UPDATE 4-Venezuelan economy contracts more slowly in 2nd qtr
* Contraction is less than analysts expected
* Oil GDP shrinks 2.0 pct, non-oil 1.7 pct
* State oil firm to sell $2 bln debt "soon" - Chavez (Adds planned debt issue)
By Daniel Wallis
CARACAS, Aug 19 (Reuters) - Venezuela's economy shrank in the second quarter but less than analysts expected, signaling that South America's biggest oil exporter may be starting to pull out of a stubborn recession that began more than a year ago.
Gross domestic product for the three month period was 1.9 percent smaller than in the same quarter last year, the central bank said on Thursday. In the first trimester of 2010, the economy shrank by an eye-watering 5.2 percent
President Hugo Chavez's government is likely to point to the better-than-expected figures released on Thursday as evidence that the OPEC member country has turned a corner ahead of legislative elections next month.
Separately on Thursday, Chavez said state-run oil company PDVSA was planning to issue $2 billion in bonds "soon." [ID:nN1982218]
Oil sector gross domestic product contracted by 2 percent -- the sixth consecutive quarterly contraction since the start of 2009 -- while the non-oil sector shrank by 1.7 percent, the bank said in a statement.
Though the government will be cheered by the contraction, which the central bank said was the smallest of the last four quarters, analysts expect Venezuela will still be the only country in the region to see its economy shrink during 2010.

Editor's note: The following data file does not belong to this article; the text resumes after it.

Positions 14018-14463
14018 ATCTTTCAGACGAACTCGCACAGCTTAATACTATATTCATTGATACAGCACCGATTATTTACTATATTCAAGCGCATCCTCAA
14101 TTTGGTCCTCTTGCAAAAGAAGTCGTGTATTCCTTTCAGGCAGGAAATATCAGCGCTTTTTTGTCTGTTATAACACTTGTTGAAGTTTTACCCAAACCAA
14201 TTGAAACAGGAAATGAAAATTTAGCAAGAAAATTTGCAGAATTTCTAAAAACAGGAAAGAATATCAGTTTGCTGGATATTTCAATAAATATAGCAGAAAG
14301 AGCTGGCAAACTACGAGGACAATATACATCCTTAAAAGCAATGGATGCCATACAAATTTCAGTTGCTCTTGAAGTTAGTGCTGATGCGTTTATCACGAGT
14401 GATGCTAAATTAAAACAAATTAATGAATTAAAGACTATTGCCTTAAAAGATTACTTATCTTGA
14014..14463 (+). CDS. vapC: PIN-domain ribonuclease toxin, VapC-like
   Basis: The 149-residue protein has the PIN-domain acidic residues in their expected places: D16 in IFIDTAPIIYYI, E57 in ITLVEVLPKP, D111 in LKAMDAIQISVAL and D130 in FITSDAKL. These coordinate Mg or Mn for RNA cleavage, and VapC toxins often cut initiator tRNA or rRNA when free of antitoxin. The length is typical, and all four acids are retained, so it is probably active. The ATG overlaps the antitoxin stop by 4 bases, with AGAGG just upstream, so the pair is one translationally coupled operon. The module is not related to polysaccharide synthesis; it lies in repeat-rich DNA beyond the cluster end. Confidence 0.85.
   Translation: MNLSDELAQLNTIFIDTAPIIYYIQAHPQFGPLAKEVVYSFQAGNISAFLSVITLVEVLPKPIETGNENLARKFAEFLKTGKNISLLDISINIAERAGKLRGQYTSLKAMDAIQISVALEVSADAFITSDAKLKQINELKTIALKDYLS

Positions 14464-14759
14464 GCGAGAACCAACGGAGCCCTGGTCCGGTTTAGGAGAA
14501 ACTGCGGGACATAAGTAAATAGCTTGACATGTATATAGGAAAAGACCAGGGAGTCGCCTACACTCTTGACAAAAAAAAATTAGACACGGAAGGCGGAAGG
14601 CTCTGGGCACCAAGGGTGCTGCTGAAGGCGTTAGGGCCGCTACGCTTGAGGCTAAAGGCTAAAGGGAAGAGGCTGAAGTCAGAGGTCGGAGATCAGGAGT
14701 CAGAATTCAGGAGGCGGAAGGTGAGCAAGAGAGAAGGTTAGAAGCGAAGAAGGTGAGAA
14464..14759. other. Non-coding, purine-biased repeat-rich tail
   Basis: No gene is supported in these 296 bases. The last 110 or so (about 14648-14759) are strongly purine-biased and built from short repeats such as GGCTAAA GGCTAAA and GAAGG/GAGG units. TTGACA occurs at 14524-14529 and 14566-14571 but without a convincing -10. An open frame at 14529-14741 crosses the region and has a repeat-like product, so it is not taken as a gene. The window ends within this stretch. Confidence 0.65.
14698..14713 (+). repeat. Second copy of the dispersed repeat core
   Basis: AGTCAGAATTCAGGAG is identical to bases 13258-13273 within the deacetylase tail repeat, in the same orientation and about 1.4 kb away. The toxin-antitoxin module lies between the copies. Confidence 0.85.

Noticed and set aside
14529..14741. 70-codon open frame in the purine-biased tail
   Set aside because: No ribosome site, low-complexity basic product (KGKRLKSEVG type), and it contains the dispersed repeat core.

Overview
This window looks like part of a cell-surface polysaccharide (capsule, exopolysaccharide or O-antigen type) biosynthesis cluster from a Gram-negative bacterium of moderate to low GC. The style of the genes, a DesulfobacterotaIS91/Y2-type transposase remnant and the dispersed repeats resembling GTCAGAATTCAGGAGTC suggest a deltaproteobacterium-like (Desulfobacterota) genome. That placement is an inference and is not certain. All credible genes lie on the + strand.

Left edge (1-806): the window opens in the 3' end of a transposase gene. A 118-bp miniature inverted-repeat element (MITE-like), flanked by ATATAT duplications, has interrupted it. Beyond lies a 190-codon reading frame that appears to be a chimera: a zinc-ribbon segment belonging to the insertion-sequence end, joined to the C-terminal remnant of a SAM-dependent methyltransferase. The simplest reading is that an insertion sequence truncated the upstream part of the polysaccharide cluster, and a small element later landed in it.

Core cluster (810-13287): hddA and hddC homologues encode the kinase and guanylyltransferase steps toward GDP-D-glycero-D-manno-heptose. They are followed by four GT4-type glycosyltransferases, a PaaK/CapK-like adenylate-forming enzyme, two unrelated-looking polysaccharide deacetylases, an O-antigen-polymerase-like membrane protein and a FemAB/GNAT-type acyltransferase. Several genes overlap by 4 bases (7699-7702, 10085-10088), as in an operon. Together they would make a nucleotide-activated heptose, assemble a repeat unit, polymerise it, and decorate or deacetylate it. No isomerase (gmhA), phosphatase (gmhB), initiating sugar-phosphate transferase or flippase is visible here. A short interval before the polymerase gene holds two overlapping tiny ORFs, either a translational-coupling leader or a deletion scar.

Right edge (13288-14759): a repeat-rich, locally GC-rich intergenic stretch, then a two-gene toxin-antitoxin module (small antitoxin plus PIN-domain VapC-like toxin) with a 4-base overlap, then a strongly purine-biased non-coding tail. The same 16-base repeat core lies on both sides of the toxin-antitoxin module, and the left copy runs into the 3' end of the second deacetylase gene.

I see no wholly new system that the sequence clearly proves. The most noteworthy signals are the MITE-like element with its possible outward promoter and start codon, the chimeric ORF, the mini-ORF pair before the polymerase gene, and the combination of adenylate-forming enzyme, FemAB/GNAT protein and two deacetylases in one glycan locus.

The economy contracted 3.3 percent in 2009, falling into recession after a five-year bonanza of growth and spending fueled by high oil prices.
Roberto Bottome, director of local think tank VenEconomia, said the second quarter was better than anticipated.
"We thought it was going to be quite similar to the first quarter," he said. "It surprised me."
Chavez's government has been battling one of the world's highest inflation rates, which peaked at 5.2 percent in April, following a devaluation in January of its bolivar currency.
The 12-month inflation rate to July was 30.5 percent, creating what economists call "stagflation," a period when an economic slump fails to cool runaway prices.
Venezuela's economic woes are high on the agenda of voters who will cast ballots in parliamentary elections on Sept. 26. These elections are seen as an important test of Chavez's policies and popularity ahead of a presidential poll in 2012.
The central bank said Venezuela posted a $2.621 billion surplus in its balance of payments for the second quarter.
The bank said there was a general slowdown in the rate of contraction in some sectors in the second quarter, while significant growth continued in other sectors, like communications, which grew 6.5 percent.
It said temporary factors contributed to the overall contraction, including an electricity-rationing program that ended in June, and a new foreign currency system launched in June had also helped slow the rate of economic decline.
Asdrubal Oliveros, director of the Ecoanalitica consultancy in Caracas, said he had expected the power shortages and other factors would have had a bigger impact on the second-quarter figures.
"I would like to see an explanation from the central bank about the methodology they used, because economists were expecting a contraction of at least 4.0 percent," he said. "For the first time, I cannot see logic in the GDP results."
The $2 billion bond issue announced by Chavez adds to $3 billion sovereign debt sold earlier this month.
(Additional reporting by Diego Ore and Marianna Parraga; Editing by Andrew Cawthorne, Leslie Adler and David Gregorio)
- Tweet this
- Share this
- Digg this